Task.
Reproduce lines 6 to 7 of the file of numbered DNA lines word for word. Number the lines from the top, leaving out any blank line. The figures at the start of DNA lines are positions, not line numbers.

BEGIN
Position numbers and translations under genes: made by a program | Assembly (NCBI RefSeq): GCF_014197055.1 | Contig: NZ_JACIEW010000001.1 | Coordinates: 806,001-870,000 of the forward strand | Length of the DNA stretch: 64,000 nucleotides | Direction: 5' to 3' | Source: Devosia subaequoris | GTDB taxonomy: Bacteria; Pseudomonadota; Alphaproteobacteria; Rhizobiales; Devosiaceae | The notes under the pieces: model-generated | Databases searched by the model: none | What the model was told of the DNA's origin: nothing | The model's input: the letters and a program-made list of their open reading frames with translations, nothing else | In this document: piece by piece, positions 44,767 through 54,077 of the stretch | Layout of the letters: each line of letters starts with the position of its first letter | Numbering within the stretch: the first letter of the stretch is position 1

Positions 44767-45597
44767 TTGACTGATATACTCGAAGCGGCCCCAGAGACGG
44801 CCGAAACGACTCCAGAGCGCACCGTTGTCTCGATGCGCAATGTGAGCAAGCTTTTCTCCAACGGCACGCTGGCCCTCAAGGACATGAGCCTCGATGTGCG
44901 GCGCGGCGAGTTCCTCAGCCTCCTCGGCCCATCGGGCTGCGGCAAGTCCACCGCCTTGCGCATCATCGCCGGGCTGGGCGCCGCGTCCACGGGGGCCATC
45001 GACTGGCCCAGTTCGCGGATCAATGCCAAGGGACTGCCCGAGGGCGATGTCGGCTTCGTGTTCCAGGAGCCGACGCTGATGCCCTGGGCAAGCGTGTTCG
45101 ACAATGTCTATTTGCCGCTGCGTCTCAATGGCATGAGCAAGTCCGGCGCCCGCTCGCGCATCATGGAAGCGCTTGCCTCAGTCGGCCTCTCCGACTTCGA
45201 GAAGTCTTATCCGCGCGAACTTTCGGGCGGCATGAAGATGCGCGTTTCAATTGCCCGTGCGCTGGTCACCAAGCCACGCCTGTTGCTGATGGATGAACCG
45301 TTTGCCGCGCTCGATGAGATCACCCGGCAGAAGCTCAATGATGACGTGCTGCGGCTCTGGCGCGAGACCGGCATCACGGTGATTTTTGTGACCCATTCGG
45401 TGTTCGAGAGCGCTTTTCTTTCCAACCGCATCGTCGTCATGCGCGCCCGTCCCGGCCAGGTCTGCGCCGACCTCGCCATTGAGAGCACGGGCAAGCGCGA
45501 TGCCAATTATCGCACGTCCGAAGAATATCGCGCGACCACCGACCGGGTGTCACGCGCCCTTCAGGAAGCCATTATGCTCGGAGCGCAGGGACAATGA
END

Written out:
45001 GACTGGCCCAGTTCGCGGATCAATGCCAAGGGACTGCCCGAGGGCGATGTCGGCTTCGTGTTCCAGGAGCCGACGCTGATGCCCTGGGCAAGCGTGTTCG
45101 ACAATGTCTATTTGCCGCTGCGTCTCAATGGCATGAGCAAGTCCGGCGCCCGCTCGCGCATCATGGAAGCGCTTGCCTCAGTCGGCCTCTCCGACTTCGA